Story takes place on Netflix and even still on terrestrial TV; on big screens near you, and on little, handheld and precariously perched screens in bathrooms and bedrooms, on trains and buses and trams the world over. Story is enacted over and over in GTA and Call of Duty games.
Story is still everywhere.
But how does the quality, written incarnation of story get into the hands of our children? Because how else will they learn to cope with the rigours of the exam system our government has inflicted upon us?
In my very last term as a teacher of English, my heart cracked a little as I was forced to edit Michael Morpurgo’s sweeping, tragically bitter-sweet narrative of the two Peaceful brothers as they grew up in a sleepy pre-war village and became combatants in the war to end all wars. I had to do this because in the grand scheme of things, an assessment was due to be completed, a spreadsheet to be completed, progress to be tracked.
What happened then to story? It had lived, breathed, and taken shape in front of my year 8s’ very eyes. They had listened spellbound – even the naughty ones. Especially the naughty ones. They hated the Colonel with a passion. Their mouths opened with scandalised shock when they found out about the Colonel and Grandma Wolf. They hurrahed when Charlie got away scot-free with Bertha the foxhound. Some of them wept, or tried not to, at the end.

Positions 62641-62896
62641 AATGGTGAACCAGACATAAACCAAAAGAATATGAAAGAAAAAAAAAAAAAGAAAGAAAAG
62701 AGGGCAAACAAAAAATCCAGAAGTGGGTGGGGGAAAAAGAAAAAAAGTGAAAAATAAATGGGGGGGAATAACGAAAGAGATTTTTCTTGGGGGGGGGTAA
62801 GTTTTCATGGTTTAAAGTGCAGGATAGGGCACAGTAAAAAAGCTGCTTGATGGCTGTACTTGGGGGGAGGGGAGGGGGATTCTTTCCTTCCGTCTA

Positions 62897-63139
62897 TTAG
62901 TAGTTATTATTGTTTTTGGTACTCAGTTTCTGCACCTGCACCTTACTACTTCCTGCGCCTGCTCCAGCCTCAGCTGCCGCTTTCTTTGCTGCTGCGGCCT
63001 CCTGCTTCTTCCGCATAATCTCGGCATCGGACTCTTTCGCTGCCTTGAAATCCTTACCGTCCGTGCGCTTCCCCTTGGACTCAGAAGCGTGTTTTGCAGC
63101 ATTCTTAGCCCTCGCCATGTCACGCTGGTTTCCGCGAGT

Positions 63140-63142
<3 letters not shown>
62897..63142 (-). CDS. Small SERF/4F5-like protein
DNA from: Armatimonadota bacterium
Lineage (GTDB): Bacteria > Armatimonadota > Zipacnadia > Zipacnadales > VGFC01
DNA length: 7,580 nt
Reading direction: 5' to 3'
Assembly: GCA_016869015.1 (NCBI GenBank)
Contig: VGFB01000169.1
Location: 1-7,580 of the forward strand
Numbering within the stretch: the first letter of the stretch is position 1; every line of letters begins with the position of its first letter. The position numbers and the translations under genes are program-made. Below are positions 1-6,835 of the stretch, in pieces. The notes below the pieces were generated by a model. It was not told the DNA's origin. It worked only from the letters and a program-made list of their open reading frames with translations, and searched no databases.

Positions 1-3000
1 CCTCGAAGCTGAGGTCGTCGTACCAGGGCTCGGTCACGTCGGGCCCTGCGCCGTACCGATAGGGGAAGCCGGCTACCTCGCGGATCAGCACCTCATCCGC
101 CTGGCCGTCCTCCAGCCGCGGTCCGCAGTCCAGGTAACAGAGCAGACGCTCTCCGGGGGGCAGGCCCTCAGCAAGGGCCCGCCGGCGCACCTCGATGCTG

Was showing them the movie version of the novel at the end of the half-term a fit apology for the hatchet job I’d made of one of the best novels for young people ever written (IMHO)? I think not – no disrespect to the film, which is charming, but it really does not in any way do justice to the story that Morpurgo was shaping out of the ether before their own minds’ eyes: no movie can, let’s face it.
In a world where children’s acquaintance with story is increasingly visual and fractured, let us continue to fight for the written word: and let us wage war against a Gradgrindesque educational environment which demands primarily the tracking of progress and puts in a poor second place the lyrical, joyous, mind-expanding experience that is the world of the well-crafted story.
I live; therefore, I need story. And, therefore, as Charlotte Brontë said, “I’m just going to write because I cannot help it.”